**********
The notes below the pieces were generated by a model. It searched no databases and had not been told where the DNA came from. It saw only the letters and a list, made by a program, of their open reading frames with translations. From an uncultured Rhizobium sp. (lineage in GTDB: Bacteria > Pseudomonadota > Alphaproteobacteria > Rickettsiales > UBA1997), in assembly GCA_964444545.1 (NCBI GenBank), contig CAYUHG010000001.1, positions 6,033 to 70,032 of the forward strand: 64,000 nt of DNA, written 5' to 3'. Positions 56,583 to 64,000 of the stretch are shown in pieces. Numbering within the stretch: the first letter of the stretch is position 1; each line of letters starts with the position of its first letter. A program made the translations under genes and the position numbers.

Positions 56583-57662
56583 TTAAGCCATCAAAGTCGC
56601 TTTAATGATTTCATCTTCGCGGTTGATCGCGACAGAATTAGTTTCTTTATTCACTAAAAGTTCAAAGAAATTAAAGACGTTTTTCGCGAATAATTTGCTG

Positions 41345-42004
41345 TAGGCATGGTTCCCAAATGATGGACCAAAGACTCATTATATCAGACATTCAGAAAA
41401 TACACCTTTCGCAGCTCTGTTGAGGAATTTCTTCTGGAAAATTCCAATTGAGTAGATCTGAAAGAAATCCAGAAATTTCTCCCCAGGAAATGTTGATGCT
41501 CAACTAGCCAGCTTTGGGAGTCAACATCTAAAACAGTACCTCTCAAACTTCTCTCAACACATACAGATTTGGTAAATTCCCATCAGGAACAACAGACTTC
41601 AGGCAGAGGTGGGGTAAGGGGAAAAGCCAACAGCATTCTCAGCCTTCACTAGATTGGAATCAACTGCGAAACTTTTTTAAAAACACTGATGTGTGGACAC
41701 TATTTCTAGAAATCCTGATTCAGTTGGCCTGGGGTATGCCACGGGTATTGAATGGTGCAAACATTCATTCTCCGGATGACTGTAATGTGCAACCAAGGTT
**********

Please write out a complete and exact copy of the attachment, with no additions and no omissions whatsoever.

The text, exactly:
The notes below the pieces were generated by a model. It searched no databases and had not been told where the DNA came from. It saw only the letters and a list, made by a program, of their open reading frames with translations. From an uncultured Rhizobium sp. (lineage in GTDB: Bacteria > Pseudomonadota > Alphaproteobacteria > Rickettsiales > UBA1997), in assembly GCA_964444545.1 (NCBI GenBank), contig CAYUHG010000001.1, positions 6,033 to 70,032 of the forward strand: 64,000 nt of DNA, written 5' to 3'. Positions 56,583 to 64,000 of the stretch are shown in pieces. Numbering within the stretch: the first letter of the stretch is position 1; each line of letters starts with the position of its first letter. A program made the translations under genes and the position numbers.

Positions 56583-57662
56583 TTAAGCCATCAAAGTCGC
56601 TTTAATGATTTCATCTTCGCGGTTGATCGCGACAGAATTAGTTTCTTTATTCACTAAAAGTTCAAAGAAATTAAAGACGTTTTTCGCGAATAATTTGCTG

Positions 41345-42004
41345 TAGGCATGGTTCCCAAATGATGGACCAAAGACTCATTATATCAGACATTCAGAAAA
41401 TACACCTTTCGCAGCTCTGTTGAGGAATTTCTTCTGGAAAATTCCAATTGAGTAGATCTGAAAGAAATCCAGAAATTTCTCCCCAGGAAATGTTGATGCT
41501 CAACTAGCCAGCTTTGGGAGTCAACATCTAAAACAGTACCTCTCAAACTTCTCTCAACACATACAGATTTGGTAAATTCCCATCAGGAACAACAGACTTC
41601 AGGCAGAGGTGGGGTAAGGGGAAAAGCCAACAGCATTCTCAGCCTTCACTAGATTGGAATCAACTGCGAAACTTTTTTAAAAACACTGATGTGTGGACAC
41701 TATTTCTAGAAATCCTGATTCAGTTGGCCTGGGGTATGCCACGGGTATTGAATGGTGCAAACATTCATTCTCCGGATGACTGTAATGTGCAACCAAGGTT